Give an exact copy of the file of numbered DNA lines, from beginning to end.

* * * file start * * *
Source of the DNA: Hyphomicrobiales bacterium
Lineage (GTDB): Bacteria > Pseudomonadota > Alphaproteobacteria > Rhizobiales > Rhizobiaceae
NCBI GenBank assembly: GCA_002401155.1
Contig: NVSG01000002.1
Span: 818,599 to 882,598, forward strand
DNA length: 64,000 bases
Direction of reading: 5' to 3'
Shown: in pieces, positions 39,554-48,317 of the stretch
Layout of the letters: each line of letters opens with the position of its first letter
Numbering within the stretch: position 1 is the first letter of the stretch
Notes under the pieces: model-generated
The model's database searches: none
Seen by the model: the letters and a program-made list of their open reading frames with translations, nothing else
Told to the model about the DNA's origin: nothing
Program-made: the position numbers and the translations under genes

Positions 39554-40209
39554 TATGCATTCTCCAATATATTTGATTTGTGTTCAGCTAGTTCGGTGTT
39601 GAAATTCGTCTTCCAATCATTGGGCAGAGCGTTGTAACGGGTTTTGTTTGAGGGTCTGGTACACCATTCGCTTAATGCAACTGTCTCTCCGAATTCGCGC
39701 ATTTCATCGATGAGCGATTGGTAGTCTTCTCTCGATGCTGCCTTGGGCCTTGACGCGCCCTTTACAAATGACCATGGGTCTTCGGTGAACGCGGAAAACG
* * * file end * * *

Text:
Source of the DNA: Hyphomicrobiales bacterium
Lineage (GTDB): Bacteria > Pseudomonadota > Alphaproteobacteria > Rhizobiales > Rhizobiaceae
NCBI GenBank assembly: GCA_002401155.1
Contig: NVSG01000002.1
Span: 818,599 to 882,598, forward strand
DNA length: 64,000 bases
Direction of reading: 5' to 3'
Shown: in pieces, positions 39,554-48,317 of the stretch
Layout of the letters: each line of letters opens with the position of its first letter
Numbering within the stretch: position 1 is the first letter of the stretch
Notes under the pieces: model-generated
The model's database searches: none
Seen by the model: the letters and a program-made list of their open reading frames with translations, nothing else
Told to the model about the DNA's origin: nothing
Program-made: the position numbers and the translations under genes

Positions 39554-40209
39554 TATGCATTCTCCAATATATTTGATTTGTGTTCAGCTAGTTCGGTGTT
39601 GAAATTCGTCTTCCAATCATTGGGCAGAGCGTTGTAACGGGTTTTGTTTGAGGGTCTGGTACACCATTCGCTTAATGCAACTGTCTCTCCGAATTCGCGC
39701 ATTTCATCGATGAGCGATTGGTAGTCTTCTCTCGATGCTGCCTTGGGCCTTGACGCGCCCTTTACAAATGACCATGGGTCTTCGGTGAACGCGGAAAACG